Books: Paperbacks

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Adventures in Capitalism by Toby Litt (Minerva, pounds 6.99) Toby Litt combines a rumbustious flair for comedy with an ability to write about the world in a knowing postmodern shorthand. All these 18 stories are richly textured with brand names and the kind of hip vernacular that both describes and disfigures the contemporary world. Litt has a way of dignifying wackiness without ever tipping over into the surreal. You end up feeling as if you've downed 18 hot shots of differently flavoured, lethal vodka. My favourite is "Mr Kipling", a eulogy to the cake maker, in which the only thing that stands between exceedingly good and perfection is the possibility of an inclination towards Rome, betrayed by "the occasional overuse of cinnamon in his mince pies".

Not Entitled by Frank Kermode (Flamingo, pounds 6.99) "Between these origins and that ending is where the weather is, fair or foul: the climate of a life. Not as some have said, a dream, but a climate, a microclimate, le temps qu'il fait." You do not get the impression, on reading this autobiography, that the sun ever quite came out for Frank Kermode. He inclines towards a weary acceptance of a life that has been nobody else's fault. This is surprising in one who, in his critical writings at least, has always seemed to be good at chasing away clouds - of bigotry, suspicion, muddle. He writes about his poor childhood on the Isle of Man, his wartime career in the navy, his long years as an academic with grace and honesty, but reports a feeling of having always been "where one is not entitled to be". A book full of odd, signposted omissions, unsatisfactory only in its brevity and mild asperity.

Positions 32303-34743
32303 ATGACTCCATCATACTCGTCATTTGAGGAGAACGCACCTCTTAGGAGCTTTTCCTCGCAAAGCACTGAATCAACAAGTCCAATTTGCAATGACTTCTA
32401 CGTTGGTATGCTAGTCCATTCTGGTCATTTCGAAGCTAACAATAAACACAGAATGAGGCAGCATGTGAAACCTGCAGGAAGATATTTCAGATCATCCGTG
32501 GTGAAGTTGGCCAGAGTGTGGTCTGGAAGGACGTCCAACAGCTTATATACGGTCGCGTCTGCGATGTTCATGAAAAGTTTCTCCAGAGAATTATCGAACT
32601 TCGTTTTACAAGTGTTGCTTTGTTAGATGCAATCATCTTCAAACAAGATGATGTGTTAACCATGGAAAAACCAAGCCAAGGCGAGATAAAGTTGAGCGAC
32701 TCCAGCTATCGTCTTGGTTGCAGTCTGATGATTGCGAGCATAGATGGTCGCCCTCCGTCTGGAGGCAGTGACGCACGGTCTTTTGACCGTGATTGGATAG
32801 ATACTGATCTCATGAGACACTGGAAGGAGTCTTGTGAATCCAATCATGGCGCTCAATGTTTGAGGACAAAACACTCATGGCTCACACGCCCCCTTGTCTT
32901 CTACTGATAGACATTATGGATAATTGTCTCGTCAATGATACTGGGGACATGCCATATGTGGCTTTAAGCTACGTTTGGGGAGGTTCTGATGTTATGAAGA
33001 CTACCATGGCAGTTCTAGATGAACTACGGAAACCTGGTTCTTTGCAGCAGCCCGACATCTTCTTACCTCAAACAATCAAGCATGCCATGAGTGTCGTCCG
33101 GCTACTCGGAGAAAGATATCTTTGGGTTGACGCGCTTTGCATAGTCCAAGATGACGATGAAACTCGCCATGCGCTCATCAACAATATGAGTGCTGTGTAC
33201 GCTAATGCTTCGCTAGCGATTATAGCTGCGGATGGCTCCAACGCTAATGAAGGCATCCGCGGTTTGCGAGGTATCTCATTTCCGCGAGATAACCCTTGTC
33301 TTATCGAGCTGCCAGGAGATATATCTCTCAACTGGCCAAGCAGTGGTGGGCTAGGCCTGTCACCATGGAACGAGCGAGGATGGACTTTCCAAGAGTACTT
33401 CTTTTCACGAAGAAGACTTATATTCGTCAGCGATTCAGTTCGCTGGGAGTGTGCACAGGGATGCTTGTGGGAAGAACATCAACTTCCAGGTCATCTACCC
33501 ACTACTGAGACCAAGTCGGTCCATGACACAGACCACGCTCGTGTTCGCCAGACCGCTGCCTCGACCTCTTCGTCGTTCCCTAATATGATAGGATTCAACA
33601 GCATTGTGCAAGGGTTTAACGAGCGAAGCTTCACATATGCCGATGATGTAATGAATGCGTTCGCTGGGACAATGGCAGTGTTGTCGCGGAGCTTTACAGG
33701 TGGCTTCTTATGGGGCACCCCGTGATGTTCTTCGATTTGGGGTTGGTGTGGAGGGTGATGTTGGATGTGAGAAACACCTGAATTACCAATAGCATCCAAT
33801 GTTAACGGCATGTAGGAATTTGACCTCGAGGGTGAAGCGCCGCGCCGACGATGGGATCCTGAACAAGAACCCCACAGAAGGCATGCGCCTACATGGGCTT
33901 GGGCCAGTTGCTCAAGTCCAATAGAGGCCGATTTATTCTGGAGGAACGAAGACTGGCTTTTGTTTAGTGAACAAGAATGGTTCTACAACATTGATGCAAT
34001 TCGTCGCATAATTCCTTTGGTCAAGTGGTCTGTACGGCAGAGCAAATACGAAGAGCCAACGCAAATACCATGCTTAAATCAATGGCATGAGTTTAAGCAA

An Italian Education by Tim Parks (Minerva, pounds 6.99) This is novelist Tim Parks's second contribution to that potentially exasperating genre of books by English people who have made their lives in a Mediterranean country. He tries to slip in a few provisos, but you feel the hardships of his existence could be counted on the toes of his delightful half-Italian offspring. Parks's friendly tone, his endearing habit of trying to be wry and play down the pleasure of it all, saves him from the worst pitfalls of Mayle-ism.

The Shadow Man by Mary Gordon (Bloomsbury, pounds 7) This riveting investigative memoir of Mary Gordon's Jewish father, an American of Polish origin who converted to Catholicism, bears a strangely ambiguous title. Her beloved father is later discovered to have been a flagrant anti-Semite, inept writer and mythomaniac. But it is not so much he who has cast the shadow as Gordon herself. If successful analysis means the transformation of ghosts into ancestors, this work may not have fulfilled its purpose. David Gordon's ghost is there to the last page, warming and chilling, plaguing and soothing.